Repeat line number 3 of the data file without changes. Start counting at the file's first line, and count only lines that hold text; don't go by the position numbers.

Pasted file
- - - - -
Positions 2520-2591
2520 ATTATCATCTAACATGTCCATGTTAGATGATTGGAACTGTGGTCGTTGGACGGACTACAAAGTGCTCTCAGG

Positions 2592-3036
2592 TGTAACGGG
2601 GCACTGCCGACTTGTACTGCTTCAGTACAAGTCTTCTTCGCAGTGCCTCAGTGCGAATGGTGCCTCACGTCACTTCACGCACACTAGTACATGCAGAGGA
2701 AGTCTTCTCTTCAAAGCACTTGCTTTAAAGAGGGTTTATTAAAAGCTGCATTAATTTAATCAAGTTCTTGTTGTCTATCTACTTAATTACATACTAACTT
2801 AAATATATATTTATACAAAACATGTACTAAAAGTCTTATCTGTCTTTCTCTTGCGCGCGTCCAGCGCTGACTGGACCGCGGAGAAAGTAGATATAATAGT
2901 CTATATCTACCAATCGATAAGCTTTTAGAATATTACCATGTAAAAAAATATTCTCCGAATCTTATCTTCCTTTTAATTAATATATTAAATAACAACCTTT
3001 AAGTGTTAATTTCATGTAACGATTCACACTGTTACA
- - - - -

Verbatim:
Positions 2592-3036